It has been estimated that the Johnson & Johnson COVID-19 vaccine causes blood clots in fewer than one in a million cases. That is nearly half as likely as getting five numbers correct in the national lottery. However, put differently, if every person in the world received the vaccine, likely fewer than 8000 people would develop a blood clot. Most people who develop blood clots are successfully treated afterwards.

I am one of those strange people who actually read those little inserts in the bottle or box of medicine whenever I am prescribed new medication. If one is prone to anxiety, I don’t recommend doing this. It reveals the striking reality that even taking mundane medicines can have serious effects. Yet, more often than not, we take whatever medicine our doctors prescribe without thinking about it too much.

As an exercise, I grabbed the first box of medicine I could find in my home. It is a (South African) Schedule 2 anti-inflammatory. If taken, there is a non-zero chance of experiencing any of (among others; translated from medicalnese, where necessary):

  • vomiting
  • insomnia
  • jaundice
  • skin rash
  • hair loss
  • high blood pressure
  • bloody diarrhoea
  • psychotic reactions
  • kidney failure
  • heart failure

Thankfully, I experienced none of these effects when I needed to take this medicine several months ago. Neither have millions of others, I am sure: otherwise it would not be so readily prescribed by doctors. But some people, sadly, have experienced these symptoms. However, when it comes to public medicine, sometimes the well-being of the majority needs to be taken into consideration: many would suffer if this medicine was not available simply because a handful of people experienced heart failure.

Granted, vaccines are orders of magnitude more complex in nature than an anti-inflammatory. But the fact that so few serious side effects have been found so far is exactly a testament to its safety7.

It should also be noted that these vaccines are not being marketed as being without risk. When my wife (who is a healthcare professional) received her COVID-19 vaccine, she first needed to sign a consent form. The consent form spelled out the risks—including side effects—and explained that the vaccine may not prevent you from contracting COVID-19 in the future. This is because the vaccine is only effective in a certain percentage of the population. But this is true of all vaccines.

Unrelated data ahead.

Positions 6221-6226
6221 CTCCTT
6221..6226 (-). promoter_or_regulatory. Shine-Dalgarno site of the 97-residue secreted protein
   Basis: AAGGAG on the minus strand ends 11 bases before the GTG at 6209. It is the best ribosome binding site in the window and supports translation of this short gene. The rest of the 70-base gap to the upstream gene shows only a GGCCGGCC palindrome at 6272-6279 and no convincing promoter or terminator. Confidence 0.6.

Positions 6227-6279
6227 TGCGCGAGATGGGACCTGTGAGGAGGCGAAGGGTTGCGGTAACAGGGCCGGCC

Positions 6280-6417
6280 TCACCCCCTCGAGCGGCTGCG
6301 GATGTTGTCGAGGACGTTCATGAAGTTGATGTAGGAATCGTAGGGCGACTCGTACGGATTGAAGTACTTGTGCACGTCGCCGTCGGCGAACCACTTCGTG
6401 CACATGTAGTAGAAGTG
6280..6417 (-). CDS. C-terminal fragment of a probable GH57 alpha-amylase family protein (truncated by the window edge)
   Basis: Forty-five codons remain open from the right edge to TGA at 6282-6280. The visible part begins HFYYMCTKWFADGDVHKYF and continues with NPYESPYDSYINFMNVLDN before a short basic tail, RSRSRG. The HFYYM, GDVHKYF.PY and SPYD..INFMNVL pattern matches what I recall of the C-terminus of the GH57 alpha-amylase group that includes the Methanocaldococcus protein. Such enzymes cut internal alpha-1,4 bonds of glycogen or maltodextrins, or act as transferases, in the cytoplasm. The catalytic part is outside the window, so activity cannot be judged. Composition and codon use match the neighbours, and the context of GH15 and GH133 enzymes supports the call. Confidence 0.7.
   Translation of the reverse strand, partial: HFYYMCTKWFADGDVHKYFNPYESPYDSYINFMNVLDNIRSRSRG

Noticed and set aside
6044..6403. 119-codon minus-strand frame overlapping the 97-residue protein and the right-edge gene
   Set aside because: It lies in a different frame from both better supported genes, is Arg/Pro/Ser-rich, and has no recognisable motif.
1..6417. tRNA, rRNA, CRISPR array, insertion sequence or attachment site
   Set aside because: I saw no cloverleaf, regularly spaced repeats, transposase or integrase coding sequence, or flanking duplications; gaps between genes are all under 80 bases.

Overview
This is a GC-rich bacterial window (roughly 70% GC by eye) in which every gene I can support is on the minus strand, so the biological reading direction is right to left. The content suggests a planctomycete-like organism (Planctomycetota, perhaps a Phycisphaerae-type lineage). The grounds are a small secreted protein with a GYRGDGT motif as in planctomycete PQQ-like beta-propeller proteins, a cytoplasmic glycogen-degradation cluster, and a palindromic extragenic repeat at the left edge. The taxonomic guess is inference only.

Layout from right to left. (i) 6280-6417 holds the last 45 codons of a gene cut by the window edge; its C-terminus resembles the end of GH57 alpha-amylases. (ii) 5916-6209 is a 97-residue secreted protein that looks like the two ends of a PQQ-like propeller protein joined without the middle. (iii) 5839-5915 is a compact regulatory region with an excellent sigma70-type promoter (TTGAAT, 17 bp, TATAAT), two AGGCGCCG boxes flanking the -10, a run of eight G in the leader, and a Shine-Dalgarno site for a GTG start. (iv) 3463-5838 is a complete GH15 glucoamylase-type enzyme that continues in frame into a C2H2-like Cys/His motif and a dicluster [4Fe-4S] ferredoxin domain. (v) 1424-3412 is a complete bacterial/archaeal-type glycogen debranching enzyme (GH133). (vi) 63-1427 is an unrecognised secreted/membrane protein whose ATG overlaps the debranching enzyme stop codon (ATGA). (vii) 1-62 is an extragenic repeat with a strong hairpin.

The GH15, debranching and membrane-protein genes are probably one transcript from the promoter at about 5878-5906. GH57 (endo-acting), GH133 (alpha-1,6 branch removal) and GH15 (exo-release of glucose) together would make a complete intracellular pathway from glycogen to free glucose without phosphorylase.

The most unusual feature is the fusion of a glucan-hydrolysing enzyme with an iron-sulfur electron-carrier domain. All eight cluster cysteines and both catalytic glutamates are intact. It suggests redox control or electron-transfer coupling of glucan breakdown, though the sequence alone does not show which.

One reason why vaccines or medicines have so many varied effects on humans is precisely because they (and other medical advancements over the past two hundred years) have been effective. For more than a hundred years, modern medicine have allowed more human lives to be saved, leading to increased genetic diversity. We are, in a sense, the victims of our own success. But instead of resigning ourselves to a Darwinian attitude of “survival of the fittest”, we continue to try and work to protect everyone. Yet we need to be cognisant that the effects which very few people suffer make them outliers, and that in itself does not disqualify something from being beneficial to most people.

Whether you, personally, will be safe, cannot be said. That is something which you will need to decide for yourself. The best indicator is to look at how your closest blood relatives reacted to the vaccine: as they are genetically the most similar to you, it is a good indicator. Ultimately, this is something which you will need to decide for yourself. But you must also keep in mind that the goal is not only immunisation, but to reach herd immunity. Herd immunity protects those who are not able to get the vaccine, usually for specific medical reasons. To reach herd immunity, a certain percentage of the population need to be immunised (or develop natural immunity). However, the goal should not be to merely reach the target number, but to exceed it. In that sense, ideally everyone who does not have a good reason (usually identified by medical specialists) to be immunised, should take the vaccine: it is, in a sense, not just about you, but protecting others as well.